We’re bringing you stories from women who are chasing their dreams and building a life that they love with New York Country Swag’s, “Woman of the Month.”

Each month, we highlight a different female pursuing her passions. Introducing you to women who are taking risks, working relentlessly and turning their dreams into reality. These are empowering women who serve as role models and should be celebrated.

Susan Nadler

Photo By: Anna Webber/Getty Images for 2017 ACM Honors

This month we interviewed an icon in the music business in Nashville, Susan Nadler. Nadler who is 72 years young is one of the Shady Ladies of Music City, a new podcast premiering next week. Along with Evelyn Shriver, the two women infiltrated the music business in the 1980s and 1990s, becoming the first women to ever run a music label, Asylum Records. In our hilarious phone call, Nadler is honest about her life, being a woman in the industry and gives some of the best advice to young girls who are following this dream.

Nadler took us back to the days growing up in Pittsburgh, to her journey to Israel, running a popcorn stand in Key West, and eventually making her way to Music City to further her love and respect for the music business. As a child, she recalls playing the flute, her sisters playing the piano and the violin and there always being music in the house. She loved R&B, listening under the covers at night to a tiny transistor radio that her father gifted her. “It was a great way to grow up, music was a huge part of my life,” she says.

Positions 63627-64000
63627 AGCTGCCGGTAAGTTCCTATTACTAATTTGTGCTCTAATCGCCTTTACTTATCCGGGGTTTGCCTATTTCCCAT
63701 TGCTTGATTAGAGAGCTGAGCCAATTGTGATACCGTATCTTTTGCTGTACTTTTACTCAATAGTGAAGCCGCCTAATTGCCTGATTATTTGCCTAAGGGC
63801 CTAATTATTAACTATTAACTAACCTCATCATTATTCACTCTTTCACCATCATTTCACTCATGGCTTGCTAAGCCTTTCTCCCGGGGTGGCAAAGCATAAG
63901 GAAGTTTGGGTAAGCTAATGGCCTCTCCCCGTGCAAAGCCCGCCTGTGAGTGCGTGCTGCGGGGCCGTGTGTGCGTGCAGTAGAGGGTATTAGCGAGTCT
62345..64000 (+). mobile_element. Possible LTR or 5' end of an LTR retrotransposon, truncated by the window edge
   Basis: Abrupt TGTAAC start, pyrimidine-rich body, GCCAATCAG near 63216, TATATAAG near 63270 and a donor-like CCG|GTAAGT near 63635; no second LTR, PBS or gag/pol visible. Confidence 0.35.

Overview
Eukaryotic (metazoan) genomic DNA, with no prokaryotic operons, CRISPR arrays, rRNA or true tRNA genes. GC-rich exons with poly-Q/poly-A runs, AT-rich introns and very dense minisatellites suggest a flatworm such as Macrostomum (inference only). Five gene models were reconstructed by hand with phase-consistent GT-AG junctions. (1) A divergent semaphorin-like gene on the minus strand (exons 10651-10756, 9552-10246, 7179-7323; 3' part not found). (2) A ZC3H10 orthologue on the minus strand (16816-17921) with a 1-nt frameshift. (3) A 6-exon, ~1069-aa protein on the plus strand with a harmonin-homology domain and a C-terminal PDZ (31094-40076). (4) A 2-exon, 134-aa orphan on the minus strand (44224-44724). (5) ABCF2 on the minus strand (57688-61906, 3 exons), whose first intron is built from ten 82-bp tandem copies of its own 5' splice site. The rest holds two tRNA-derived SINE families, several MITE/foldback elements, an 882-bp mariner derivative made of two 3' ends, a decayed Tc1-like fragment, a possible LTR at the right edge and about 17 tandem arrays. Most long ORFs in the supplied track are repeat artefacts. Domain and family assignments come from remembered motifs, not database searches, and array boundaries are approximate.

She recalls going to see Bob Dylan and Joan Baez in concert, “Bob Dylan and Joan Baez were two of the first that I ever heard that made me fall in love with folk music, I still loved R&B but I got to hear so many different kinds of music, I was pretty lucky,” she tells us. “I used to go to the record store on Fridays, there was a place called the National Record Mart, and I would buy 45s every Friday.” Still, to this day, she explains that she is the only person she knows who still goes on Amazon to buy CDs from artists that she loves.

To say her life before Nashville was unconventional is quite the understatement, over the years between growing up in Pittsburgh and marrying a songwriter in Tennesee, Nadler lived in Israel, was busted for smuggling drugs, spent time in a jail in Mexico and owned a popcorn stand outside of a bar in Key West, Florida that was popular for its drag shows.

After marrying her second husband who had written the popular song for Glen Campbell, “Dreams of the Everyday Housewife” she started writing for The Tennessean, and sort of fell into public relations in the music industry. “I met all of these incredible songwriters, they all got along great and they all played their music together, they weren’t so competitive, they were really friendly,” she tells us. She worked closely with Tammy Wynette, stating she was the most generous person she had ever met in Nashville. “She was just unbelievable when I first started working for her, I didn’t have a dime, Tammy and her husband offered me money if I needed help to get into the music business,” she recalls. She managed Lorrie Morgan before meeting Evelyn in 1988 and the two of them teamed up to run Asylum Records, making them the first females to ever run a major Nashville label. They went on to sign George Jones and help him release his Grammy-winning album Cold Hard Truth. She explains how it was tough being women in that industry because the men who were running everything weren’t thrilled with them being in that position.